PERKINS’ 14 (2009)
(Directed by Craig Singer)
(Written by Lane Shadgett and Jeremy Donaldson)
(Starring Patrick O’Kane, Shayla Beesley and Richard Brake)
Plot: Haunted by the abduction of his son, which occurred 10 years ago by a serial abductor, Officer Dwayne Hopper (Patrick O’Kane) has let his despair and obsession ruin his home life. But he begins to suspect that a prisoner from the holding cell, the mysterious and creepy pharmacist named Perkins (Richard Brake), is the man responsible. Little does he know, the pharmacist has brainwashed the kids to be mindless murderers and once they are unleashed, they will prey upon their little town.
“Perkins’ 14” is a complicated situation. It had rather curious origins in that the movie was developed by Massify.com, where writers would upload their story concepts and actors would send in audition videos. It would then become part of the “After Dark Horrorfest” festival, which tends to distribute and produce films which are okay enough to be watchable, but not necessarily good enough to pursue. I’ve spent quite some time pondering “Perkins’ 14”, trying to decide if I should be more negative or positive. There is both so much that could be said about it, yet at the same time, so little. It’s a mess of good, bad and a lot of mediocre. But if I could sum the project up as anything, I’d say this: “Perkins’ 14” is too absurd to take seriously, but too bleak to be entertaining. Yet sometimes- and I stress sometimes- the film strikes gold. But then again, sometimes that gold turns out to be feces…metaphorical feces…there isn’t any actual feces in this movie…so…yeah…
Speaking of feces, within the first five minutes, I felt my bowels cry out in despair. One of the first things we have to endure is a daughter (Shayla Beesley) bitching at her Father- the protagonist. Ugh, when will filmmakers learn that they probably aren’t talented enough to successfully pull off this dynamic?! But just before I want to see him slap her, his wife (Mihaela Mihut) makes a reasonable request and he acts like a douchebag. While he’s not abusive, there are shades of that possibility which linger based on their interactions. We’re supposed to feel sorry for him due to the loss of his son, but his attitude makes him pretty unlikable. Yet the daughter is bitchy and the wife turns out to be having an affair, so I can’t sympathize with them either. When we meet Perkins (Richard Brake), we’re not entirely sure whether he’s a killer or if Hopper is going crazy. Well, that would be the intent, except we know from the title alone that he will be the villain…Plus, the guy looks like someone who would be watching children at a park, offering them candy and luring them into his van. Seriously, one glance at him and you will immediately profile this guy as some sort of child molester. The thing about “Perkins 14” is that the filmmakers seem intent on making us hate everyone. Often, new characters will be introduced (to be victim fodder) and will do something horrendous, presumably so we won’t be sad when they are devoured by the 14 (you only see like four) children. Ironically, the only character who wasn’t detestable was the druggie guitar player, who fusses over his hands and wants to plow the virginal daughter. In a strange subversion of the norm, she is the one trying to seduce him and he’s just going along with it. When his hand is inevitably mangled, it’s actually sort of tragic.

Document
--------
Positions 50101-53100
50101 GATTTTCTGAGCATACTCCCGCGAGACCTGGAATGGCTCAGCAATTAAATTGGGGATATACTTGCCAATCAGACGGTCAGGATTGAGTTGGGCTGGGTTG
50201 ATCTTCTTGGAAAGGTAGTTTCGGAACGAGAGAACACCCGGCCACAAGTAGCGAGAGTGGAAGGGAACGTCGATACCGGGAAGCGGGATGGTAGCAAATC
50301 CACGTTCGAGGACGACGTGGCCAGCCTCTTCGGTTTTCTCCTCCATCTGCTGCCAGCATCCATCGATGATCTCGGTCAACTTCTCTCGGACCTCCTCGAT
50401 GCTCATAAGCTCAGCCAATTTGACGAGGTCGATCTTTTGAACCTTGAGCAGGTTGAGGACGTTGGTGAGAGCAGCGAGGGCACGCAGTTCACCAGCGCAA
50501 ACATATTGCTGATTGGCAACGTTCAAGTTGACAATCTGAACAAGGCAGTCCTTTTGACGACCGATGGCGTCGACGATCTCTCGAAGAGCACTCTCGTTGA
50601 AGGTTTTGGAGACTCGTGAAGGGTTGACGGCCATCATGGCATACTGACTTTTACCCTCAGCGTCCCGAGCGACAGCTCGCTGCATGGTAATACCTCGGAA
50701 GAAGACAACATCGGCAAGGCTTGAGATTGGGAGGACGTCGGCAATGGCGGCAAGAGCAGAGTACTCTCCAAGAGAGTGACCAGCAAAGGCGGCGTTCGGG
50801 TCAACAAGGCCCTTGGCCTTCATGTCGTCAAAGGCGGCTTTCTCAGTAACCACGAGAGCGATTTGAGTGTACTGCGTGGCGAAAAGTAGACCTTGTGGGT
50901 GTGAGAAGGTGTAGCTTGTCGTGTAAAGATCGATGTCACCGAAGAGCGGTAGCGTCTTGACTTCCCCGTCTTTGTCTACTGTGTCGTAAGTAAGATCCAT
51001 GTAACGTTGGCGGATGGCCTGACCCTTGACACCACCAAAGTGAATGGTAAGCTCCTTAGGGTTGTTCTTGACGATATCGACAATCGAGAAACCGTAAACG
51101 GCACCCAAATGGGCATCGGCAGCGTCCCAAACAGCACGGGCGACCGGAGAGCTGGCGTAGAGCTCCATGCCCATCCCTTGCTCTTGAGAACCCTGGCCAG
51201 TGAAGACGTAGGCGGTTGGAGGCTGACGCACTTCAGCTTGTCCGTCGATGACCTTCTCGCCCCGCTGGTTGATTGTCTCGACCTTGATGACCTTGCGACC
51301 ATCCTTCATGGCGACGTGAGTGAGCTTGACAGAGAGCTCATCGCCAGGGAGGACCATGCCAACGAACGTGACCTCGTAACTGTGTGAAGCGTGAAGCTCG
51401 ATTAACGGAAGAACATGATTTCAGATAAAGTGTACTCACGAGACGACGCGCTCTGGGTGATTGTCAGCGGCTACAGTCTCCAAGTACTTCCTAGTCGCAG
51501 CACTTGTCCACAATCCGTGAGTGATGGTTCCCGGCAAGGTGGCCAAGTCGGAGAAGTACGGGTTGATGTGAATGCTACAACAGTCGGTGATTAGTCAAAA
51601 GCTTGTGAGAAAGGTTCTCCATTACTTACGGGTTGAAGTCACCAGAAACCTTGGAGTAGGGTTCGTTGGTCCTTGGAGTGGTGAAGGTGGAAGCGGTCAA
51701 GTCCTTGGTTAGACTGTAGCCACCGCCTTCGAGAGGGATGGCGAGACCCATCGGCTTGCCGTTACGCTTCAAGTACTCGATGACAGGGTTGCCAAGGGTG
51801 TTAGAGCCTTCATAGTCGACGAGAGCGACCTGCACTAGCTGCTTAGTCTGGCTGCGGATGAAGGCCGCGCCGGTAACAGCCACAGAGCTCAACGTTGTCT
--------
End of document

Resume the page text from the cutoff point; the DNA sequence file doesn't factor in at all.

Yet there is a reason for this. “Perkins’ 14” is trying to tell a deeper story, about the fall of the family unit. It stresses the characters flaws to show that once the son was taken, their happiness was taken with him and they’ve retreated into their own selves, finding a twisted comfort in their selfish indulgences. “Perkins’ 14” deserves credit for trying and it does have some pretty interesting ideas, like how despite everyone’s despair, people tend to move on rather quickly and unceremoniously. Yet I just didn’t feel it was handled properly. The writer needed to somehow find a way to utilize all of this for maximum dramatic impact, while not making the viewers want to personally disembowel these characters and eat their intestines…I can’t be the only one who was tempted to do that…okay, apparently I was. Let’s move on! The acting is pretty uneven. Characters accents’ tend to change sporadically and sometimes they over-act, ruining the tension of the scene. Patrick O’Kane is probably the worst offender. He’s solid when he’s being low key, but when he expresses rage or sorrow, he’s unintentionally amusing. Richard Brake is also over the top, but in a Jeffrey Combs kind of way, so he’s pretty fascinating to watch. Special mention goes to Shayla Beesley, who was shockingly good, despite playing an annoying role. Still, the actors do occasionally make certain scenes work. I might’ve criticized O’Kane, but he helped sell the scene where he confronts his son at the end. That was surprisingly heart wrenching…even if it ended just as I thought it would. Without spoiling anything, “Perkins’ 14” is one of those movies that’s predictable in its attempt to be unpredictable.